It’s easy to rave about Phantom Hourglass because it has all focuses its attention on the gameplay, the innovative nature of the DS with its two display screens and touch pad. This is one of the first action oriented games that I actually wanted and needed the two screens. Even the boss battles incorporate the two screens into epic battles that cause you to be attentive and fast with the stylus. There isn’t much Phantom Hourglass doesn’t do perfectly. I’m sure if you want to find a fault in something you can, but in this case you’ll have to work extra hard.
Looking hard you could argue that the gameplay in basics is the same as before. There are a lot of challenges that are familiar to other games and the same dungeon crawling action as you’ve seen before. The gameplay can be a little daunting as you have to solve unnecessary puzzles, run around and revisit some areas. Enemies also regenerate so you’ll be spending a lot of time destroying the same type or variant of an enemy over and over. All these points are rather expected in an action adventure game and really without them would this even resemble a Zelda game. If I had to nitpick then I would choose this area to focus on, however it’s nothing that effects the overall enjoyment of the game.
Phantom Hourglass’s continues its approach to sailing around the world navigating between pivotal locations during the game. This is a lot of fun giving some variety to the land based action. Pirates and merchants will also be patrolling the waters selling you goods in the merchants case and trying to plunder you loot on the pirates side. For your sea worthy vessel you have the ability to build your change around your floating ride with unlockable pieces that instantly boost the games appeal.
Besides questing in the main adventure, Phantom Hourglass has a number of activities that can keep you busy. This includes the countless mini-games, side quests, searching out extra treasure and a return of an old favourite, fishing. Strangely fishing in games never gets boring and this remains a constant in the Zelda franchise. Fishing in Phantom Hourglass is available after the Old Wayfarer awards you with the fishing rod for solving his mermaid problems. Fishing is simple and fun as you try and bag six different types of fish including the ultra rare Neptoona. The side quests and mini-games have to be found in island locations around the world. If you favour mini-games try the Cannon game, Archery Shooting or the Goron Roll Game. If treasure is the name of the game you can find goodies hidden throughout Zelda‘s islands which includes finding your way through a giant maze on Maze Island.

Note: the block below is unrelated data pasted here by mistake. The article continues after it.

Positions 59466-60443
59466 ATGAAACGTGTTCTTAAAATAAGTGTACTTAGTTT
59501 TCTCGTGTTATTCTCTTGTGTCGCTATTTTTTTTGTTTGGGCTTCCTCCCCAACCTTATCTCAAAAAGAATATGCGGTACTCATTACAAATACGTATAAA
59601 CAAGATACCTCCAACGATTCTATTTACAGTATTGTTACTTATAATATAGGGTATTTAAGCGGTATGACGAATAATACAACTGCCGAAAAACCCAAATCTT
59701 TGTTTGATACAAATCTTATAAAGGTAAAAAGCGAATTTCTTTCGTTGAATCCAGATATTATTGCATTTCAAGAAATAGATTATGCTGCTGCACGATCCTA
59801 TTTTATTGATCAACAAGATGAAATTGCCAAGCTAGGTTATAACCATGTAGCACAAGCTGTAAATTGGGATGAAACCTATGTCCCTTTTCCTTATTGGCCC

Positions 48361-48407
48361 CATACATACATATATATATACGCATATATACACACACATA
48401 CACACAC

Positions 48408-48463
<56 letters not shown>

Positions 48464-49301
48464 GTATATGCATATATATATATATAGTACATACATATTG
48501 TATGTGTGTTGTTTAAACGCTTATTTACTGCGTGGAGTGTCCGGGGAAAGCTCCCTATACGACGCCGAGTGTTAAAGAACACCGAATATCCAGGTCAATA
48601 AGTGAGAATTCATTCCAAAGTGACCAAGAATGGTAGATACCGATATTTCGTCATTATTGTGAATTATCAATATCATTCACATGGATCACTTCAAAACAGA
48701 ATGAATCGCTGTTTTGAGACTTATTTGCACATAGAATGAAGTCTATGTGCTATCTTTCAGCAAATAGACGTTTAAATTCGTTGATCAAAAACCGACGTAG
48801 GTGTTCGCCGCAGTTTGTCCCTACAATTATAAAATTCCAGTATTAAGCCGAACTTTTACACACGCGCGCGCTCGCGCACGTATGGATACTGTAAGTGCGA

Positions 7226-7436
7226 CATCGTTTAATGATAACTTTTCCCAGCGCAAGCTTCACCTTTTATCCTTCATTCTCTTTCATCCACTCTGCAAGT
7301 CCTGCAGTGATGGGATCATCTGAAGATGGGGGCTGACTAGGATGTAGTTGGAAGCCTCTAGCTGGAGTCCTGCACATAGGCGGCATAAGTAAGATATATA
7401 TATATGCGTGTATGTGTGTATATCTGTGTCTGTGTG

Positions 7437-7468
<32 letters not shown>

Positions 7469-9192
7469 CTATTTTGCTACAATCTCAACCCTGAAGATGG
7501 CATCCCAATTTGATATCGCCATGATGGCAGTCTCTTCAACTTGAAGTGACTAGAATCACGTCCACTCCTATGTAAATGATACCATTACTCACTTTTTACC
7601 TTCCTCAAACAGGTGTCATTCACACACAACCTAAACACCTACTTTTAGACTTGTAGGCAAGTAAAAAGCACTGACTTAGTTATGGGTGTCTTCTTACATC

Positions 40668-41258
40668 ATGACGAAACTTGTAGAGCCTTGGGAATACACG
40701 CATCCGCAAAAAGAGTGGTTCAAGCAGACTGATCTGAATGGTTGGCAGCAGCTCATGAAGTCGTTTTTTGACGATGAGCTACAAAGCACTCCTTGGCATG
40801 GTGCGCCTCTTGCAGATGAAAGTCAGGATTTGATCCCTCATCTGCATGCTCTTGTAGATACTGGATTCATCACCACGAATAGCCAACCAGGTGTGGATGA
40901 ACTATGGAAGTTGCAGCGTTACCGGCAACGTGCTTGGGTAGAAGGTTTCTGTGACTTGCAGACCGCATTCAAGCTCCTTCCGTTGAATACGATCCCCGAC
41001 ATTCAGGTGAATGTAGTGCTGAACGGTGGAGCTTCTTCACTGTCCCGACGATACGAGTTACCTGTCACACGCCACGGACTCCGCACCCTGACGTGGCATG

If you’re still looking for more value in your Zelda title you need to look no further than the added multiplayer mode. The multiplayer mode in Phantom Hourglass is a battle arena that places players against each other. Wi-Fi enabled, you can now enjoy some capture the flag inspired game with Phantoms battling Link. The entire online mode is complete with stat tracking, and the ability to battle worldwide which is a nice diversion from the main game. I wasn’t totally sold on the multiplayer aspects since Zelda has always been a lone wolf, however it is good to see the franchise branching out and trying new ideas.
The Legend of Zelda: Phantom Hourglass is one of the best games available for the Nintendo DS. Phantom Hourglass ambitious approach keeps aspects of the traditional Zelda franchise and breaks out on its own with its innovative touch controls and use of the DS’s dual screens. Ever evolving, Nintendo showcases its versatility giving gamers another exhilarating experience in the Zelda universe. Phantom Hourglass is the perfect adventure, accessible to all ages from the novice adventure to the hardcore Zelda fan. Link has done it again, and proven that these Nintendo can still pull out the stops when needed. If you own a DS, Phantom Hourglass should be first on your priority list. Nintendo has done it again, pure brilliance.
Gameplay: 9, Graphics/Sound: 10, Innovation: 9, Mojo: 9. Final: 9.5 / 10